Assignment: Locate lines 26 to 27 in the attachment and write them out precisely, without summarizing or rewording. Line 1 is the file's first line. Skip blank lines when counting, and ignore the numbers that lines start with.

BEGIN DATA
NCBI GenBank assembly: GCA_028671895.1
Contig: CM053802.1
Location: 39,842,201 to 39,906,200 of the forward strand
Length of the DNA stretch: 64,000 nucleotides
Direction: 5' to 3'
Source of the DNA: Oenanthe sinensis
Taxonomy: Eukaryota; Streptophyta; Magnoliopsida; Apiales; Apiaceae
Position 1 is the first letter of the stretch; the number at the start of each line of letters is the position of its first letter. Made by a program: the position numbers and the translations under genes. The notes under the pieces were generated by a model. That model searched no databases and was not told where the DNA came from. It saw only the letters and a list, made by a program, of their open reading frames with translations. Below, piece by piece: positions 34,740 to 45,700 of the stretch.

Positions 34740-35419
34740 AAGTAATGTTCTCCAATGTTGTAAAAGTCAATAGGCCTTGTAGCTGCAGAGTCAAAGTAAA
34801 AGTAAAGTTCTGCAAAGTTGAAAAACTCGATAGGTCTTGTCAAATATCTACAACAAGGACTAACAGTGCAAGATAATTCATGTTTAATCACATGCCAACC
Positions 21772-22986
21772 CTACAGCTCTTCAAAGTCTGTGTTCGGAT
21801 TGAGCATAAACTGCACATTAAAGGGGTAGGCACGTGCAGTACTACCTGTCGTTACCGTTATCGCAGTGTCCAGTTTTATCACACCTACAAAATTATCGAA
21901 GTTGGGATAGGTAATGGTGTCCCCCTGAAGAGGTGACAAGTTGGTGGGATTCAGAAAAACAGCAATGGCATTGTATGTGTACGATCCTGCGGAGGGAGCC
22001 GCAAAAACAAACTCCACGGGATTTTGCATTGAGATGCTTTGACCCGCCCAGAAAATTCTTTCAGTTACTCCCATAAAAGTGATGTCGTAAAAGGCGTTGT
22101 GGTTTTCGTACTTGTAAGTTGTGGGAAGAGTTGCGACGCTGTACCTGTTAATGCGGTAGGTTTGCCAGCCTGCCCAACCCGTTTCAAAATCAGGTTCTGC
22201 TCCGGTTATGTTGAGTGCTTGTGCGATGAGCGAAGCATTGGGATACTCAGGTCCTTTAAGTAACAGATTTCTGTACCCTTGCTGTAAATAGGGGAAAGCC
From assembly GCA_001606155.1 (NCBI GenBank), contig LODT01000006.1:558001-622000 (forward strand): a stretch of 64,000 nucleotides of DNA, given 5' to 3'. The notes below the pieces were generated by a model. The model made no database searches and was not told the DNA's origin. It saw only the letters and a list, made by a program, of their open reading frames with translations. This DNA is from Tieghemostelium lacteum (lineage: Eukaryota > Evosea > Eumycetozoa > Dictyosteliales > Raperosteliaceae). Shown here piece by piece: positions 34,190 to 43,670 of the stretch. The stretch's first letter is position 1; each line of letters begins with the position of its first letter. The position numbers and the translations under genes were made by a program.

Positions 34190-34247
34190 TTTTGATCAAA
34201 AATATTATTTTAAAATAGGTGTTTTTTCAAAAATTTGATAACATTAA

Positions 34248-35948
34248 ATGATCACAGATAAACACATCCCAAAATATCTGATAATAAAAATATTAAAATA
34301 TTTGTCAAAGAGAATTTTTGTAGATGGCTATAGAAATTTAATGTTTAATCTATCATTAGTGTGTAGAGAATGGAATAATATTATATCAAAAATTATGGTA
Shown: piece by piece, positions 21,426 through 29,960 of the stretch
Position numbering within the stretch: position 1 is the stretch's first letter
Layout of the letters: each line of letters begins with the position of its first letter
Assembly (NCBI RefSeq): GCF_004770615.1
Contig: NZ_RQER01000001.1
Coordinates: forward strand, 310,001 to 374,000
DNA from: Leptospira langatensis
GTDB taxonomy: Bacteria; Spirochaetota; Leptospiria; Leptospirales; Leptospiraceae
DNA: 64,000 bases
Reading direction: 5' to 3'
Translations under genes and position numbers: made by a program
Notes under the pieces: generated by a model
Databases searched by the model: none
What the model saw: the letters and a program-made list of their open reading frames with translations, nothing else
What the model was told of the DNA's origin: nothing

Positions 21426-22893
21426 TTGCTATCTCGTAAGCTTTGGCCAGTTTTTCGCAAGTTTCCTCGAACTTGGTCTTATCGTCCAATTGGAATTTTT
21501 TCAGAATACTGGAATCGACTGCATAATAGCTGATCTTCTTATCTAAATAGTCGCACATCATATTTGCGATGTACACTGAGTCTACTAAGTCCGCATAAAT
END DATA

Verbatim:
Shown: piece by piece, positions 21,426 through 29,960 of the stretch
Position numbering within the stretch: position 1 is the stretch's first letter